To experience these moments of shared consciousness with creatures so very different, and, we imagine, so much more sensually alive, than ourselves, is a privilege. But what do we really know, rather than merely surmise, about how they experience the world?
That they are intelligent is beyond question, far more so than was once thought. Researchers in the seventies were amazed when chimpanzees were filmed using sticks to probe for honey. Now every new documentary film seems to produce evidence of tool-using behaviour at far lower levels, currently down to fish and molluscs.
Perhaps it began with symbiosis, the sort of mutual backscratch arrangement arrived at between the oxpecker and the buffalo, followed by the emergence of hunting in teams: wild dogs and lions set the standard for Afrophiles. But when you hear parrots and kookaburras uttering plausible human speech, and observe the problem-solving skills of garden squirrels and housebreaking macaques, the scope for further discovery seems limitless.
And they feel. They are sociable. Even cold-blooded manta rays isolated across vast tracks of ocean maintain a complex social life, and not only for dating purposes. Elephants mourn, and show what genuinely seems to be reverence for the bones of their dead. So where does the real difference between us and the animals lie?
One answer may lie in brain hemisphere separation. At some point in evolution the functions of the cerebrum were split and assigned to different sides of the organ. A feeding guinea fowl will squint its right eye down at the morsel in question, accessing the left hemisphere, the one adapted to linear, sequential thought and precise manipulation; the other eye, beaming images into the more fluid and receptive right side, scans the surroundings for anything new and unexpected, including of course predators. In humans, this is the side associated – often too schematically – with imagination, creativity and seeing the fuller picture.
The writer Iain McGilchrist has traced the entire development of Western civilisation in terms of alternating periods of left and right hemisphere dominance, the right being the ‘Master’ and the left its jumped-up busybody ‘Emissary’. Currently we are in the grip of the left: mathematics, logic, computing, reading and print now shape, and in many ways cripple – our modern consciousness. Not so in the animal kingdom. Wisely, they never learned to read.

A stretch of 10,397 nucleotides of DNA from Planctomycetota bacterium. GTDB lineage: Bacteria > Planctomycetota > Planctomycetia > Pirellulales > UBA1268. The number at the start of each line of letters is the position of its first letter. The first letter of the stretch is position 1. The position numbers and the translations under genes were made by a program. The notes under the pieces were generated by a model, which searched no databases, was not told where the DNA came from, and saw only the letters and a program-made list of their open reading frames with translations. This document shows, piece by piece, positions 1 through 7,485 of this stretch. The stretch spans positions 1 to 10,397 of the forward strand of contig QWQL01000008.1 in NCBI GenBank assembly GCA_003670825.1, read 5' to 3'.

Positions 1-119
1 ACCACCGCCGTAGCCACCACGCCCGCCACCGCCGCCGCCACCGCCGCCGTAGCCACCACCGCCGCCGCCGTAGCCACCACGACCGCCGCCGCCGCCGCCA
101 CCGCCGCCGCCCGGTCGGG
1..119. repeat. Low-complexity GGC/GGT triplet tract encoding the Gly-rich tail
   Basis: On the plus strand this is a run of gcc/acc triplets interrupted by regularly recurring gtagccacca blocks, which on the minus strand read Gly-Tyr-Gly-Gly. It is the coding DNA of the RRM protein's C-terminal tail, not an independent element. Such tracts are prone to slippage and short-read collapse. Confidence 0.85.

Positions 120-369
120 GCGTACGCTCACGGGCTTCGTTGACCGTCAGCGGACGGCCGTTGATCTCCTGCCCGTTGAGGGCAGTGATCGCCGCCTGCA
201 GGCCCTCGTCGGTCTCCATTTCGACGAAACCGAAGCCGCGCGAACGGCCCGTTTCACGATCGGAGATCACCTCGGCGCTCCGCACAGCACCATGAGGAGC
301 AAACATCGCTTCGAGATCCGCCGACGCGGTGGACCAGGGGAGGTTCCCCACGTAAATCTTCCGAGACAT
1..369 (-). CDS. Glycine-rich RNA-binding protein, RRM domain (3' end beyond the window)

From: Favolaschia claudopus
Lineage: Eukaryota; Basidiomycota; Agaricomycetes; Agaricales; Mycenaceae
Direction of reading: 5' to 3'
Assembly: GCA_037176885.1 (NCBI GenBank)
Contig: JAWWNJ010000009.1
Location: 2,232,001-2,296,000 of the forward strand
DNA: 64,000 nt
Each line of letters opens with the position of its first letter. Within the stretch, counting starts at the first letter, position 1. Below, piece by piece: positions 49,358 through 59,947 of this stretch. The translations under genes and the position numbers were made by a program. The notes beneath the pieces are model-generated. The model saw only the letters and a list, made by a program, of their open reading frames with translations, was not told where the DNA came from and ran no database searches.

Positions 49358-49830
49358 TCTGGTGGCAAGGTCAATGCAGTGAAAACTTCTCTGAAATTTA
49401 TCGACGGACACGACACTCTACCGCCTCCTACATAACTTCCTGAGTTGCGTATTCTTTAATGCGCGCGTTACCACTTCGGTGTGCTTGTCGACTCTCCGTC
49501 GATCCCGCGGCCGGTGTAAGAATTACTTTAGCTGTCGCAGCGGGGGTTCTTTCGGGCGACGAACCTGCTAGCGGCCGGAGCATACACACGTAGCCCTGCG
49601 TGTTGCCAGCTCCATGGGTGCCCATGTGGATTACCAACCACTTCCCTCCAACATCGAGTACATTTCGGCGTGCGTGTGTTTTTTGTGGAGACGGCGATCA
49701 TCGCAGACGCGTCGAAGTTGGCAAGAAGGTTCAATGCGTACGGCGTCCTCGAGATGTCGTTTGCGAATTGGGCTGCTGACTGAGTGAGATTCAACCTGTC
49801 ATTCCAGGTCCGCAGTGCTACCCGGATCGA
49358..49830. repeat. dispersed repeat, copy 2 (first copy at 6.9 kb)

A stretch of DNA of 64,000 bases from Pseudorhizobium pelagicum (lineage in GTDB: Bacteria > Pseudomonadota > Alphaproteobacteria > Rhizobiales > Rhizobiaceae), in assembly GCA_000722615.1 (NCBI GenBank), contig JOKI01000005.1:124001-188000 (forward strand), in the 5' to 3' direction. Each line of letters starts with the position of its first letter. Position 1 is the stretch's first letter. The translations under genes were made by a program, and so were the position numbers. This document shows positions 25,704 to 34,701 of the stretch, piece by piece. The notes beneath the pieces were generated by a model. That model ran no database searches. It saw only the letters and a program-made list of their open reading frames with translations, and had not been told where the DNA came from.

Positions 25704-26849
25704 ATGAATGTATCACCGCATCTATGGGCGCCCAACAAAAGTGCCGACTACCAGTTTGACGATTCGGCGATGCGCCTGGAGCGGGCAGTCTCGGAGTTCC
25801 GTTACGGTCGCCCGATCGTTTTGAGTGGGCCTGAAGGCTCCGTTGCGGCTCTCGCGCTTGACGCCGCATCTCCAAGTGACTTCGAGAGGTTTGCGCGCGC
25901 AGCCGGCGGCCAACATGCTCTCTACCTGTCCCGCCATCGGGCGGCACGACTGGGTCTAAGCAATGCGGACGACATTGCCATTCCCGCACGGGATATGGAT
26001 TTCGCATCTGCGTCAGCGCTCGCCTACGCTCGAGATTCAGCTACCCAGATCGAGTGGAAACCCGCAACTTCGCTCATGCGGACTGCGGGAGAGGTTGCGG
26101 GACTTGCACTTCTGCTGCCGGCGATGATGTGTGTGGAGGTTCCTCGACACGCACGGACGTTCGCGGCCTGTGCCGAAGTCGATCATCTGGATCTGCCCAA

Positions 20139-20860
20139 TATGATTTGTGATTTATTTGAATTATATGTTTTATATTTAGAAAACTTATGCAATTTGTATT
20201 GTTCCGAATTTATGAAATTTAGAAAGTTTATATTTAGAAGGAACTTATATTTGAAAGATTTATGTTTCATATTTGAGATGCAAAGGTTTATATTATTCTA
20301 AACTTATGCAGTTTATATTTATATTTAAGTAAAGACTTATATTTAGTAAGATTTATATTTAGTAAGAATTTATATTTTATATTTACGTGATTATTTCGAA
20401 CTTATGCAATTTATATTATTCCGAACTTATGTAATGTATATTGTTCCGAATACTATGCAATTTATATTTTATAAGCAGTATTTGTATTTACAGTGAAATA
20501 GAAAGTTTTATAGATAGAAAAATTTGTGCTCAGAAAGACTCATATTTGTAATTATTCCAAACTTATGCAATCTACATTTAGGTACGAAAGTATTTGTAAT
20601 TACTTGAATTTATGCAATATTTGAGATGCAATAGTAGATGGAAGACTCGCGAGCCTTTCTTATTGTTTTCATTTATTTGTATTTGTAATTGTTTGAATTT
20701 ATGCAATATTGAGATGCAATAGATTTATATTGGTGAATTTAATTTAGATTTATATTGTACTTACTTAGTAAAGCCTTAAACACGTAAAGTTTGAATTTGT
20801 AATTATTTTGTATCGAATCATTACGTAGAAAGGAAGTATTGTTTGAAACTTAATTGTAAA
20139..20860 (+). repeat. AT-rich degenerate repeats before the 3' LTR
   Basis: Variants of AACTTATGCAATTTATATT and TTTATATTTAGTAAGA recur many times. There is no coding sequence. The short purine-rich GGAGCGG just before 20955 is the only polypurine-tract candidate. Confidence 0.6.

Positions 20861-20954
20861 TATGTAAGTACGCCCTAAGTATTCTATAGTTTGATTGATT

One result is that their immediate physical awareness is significantly sharper than ours, more receptive and more total. In the natural world social communication is primarily through body language, the reading of which humans, especially clever, bookish ones, are rather poor at. We have all marvelled at impala sauntering casually just yards from resting lions. At a glance they have decoded the signs and know they are safe, at least for the time being, while you and I are already halfway up the nearest tree.
It seems probable that most of their moment-to-moment awareness occurs in the right hemisphere. This is where information from the skin and other external receptors first arrives, passing through the limbic system, where it is assigned greater or lesser significance, and the flight-and-flight response is triggered.
One great advantage of this configuration is that it frees them from the tyranny of obsession with the past and the future. For them life exists in an intensely vivid moment, a pulsating present, in which, to quote the poet Ted Hughes, there are ‘no indolent procrastinations and no yawning stares’. This has one huge advantage. In the words of another poet, W.B. Yeats: “Nor dread nor hope attend/A dying animal…Man has created death.” Life is what is now; the rest is mere abstraction.
This might sound rather theoretical, until we think of the many practices we have devised down the ages to admit ourselves to the same happy state: Zen Buddhism, for example, seeking the post-verbal enlightenment of satori, or the current interest in mindfulness, designed to liberate the larger consciousness from the self-important and often self-destructive verbalising of the left hemisphere. Both sides are of course necessary. What is needed is balance.
So wild animals do have something important to teach us after all. Perhaps it is simply, how to be.